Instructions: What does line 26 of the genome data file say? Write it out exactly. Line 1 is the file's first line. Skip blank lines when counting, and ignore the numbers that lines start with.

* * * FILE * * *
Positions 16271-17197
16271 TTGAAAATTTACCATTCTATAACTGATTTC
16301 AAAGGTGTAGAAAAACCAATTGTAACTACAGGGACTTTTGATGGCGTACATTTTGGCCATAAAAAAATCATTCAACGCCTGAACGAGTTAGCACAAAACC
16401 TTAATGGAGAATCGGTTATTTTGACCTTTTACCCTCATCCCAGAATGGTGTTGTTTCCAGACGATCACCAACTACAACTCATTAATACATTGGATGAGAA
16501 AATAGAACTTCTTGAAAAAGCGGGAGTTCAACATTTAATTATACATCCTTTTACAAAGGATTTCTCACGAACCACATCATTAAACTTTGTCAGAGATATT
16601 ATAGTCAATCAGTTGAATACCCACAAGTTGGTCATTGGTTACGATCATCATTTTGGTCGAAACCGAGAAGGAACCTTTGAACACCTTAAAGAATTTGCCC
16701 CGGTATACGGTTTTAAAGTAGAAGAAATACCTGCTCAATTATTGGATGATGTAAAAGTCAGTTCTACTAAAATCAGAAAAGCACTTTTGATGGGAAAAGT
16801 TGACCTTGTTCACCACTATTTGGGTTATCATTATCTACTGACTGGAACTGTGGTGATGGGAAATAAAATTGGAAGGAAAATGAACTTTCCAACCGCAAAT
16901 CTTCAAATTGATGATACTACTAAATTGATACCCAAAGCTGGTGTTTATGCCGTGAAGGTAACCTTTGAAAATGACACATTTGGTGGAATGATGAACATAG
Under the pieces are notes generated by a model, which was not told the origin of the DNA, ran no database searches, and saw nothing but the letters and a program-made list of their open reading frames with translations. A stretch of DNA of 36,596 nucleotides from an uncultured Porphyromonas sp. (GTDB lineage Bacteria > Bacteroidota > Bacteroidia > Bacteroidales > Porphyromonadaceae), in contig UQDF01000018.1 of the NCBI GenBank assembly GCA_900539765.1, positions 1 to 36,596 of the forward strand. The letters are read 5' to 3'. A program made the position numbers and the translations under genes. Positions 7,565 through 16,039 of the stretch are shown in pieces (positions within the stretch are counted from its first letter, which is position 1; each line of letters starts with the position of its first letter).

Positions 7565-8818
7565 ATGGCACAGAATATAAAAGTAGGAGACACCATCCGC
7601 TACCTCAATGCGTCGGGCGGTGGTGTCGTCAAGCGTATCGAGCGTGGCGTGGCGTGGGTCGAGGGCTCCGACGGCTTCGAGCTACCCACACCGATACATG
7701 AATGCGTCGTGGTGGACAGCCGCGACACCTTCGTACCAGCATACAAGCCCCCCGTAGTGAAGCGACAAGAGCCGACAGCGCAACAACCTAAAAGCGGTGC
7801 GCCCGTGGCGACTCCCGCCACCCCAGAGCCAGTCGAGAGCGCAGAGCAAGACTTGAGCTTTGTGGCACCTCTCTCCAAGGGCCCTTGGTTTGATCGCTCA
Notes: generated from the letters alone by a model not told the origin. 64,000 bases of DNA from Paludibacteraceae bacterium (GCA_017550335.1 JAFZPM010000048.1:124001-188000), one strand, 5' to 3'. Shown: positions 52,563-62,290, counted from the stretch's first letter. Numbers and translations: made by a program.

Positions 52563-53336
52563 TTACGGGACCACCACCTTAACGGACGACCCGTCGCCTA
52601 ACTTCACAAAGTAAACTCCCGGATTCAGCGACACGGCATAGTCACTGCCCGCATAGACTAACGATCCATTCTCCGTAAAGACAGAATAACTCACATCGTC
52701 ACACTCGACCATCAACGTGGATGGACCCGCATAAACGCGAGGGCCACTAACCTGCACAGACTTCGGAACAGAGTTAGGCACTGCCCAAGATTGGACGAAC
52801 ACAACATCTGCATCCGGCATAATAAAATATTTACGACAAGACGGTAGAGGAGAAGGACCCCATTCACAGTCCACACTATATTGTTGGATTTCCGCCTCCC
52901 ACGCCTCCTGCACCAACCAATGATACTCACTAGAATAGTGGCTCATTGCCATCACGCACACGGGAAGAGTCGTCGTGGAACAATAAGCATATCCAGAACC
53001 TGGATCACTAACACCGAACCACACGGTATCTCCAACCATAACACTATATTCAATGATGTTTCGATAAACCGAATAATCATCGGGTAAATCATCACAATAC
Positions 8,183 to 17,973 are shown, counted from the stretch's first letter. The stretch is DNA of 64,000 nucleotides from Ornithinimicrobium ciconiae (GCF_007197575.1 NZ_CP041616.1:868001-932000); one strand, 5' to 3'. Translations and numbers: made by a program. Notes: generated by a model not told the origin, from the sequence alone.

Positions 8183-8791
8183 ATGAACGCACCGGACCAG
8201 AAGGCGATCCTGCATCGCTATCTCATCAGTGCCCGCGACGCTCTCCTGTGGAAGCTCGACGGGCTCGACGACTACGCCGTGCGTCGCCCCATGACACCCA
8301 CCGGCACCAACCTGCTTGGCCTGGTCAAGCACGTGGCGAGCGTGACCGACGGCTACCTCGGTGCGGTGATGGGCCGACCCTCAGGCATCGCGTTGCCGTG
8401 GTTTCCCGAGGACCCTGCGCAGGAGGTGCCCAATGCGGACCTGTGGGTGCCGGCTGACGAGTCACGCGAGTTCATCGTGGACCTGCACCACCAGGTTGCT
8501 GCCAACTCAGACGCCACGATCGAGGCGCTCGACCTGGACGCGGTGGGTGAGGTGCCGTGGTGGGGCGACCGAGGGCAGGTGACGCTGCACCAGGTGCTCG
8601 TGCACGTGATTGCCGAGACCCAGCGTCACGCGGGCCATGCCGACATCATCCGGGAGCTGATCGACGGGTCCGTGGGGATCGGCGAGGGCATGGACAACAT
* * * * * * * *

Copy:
8183 ATGAACGCACCGGACCAG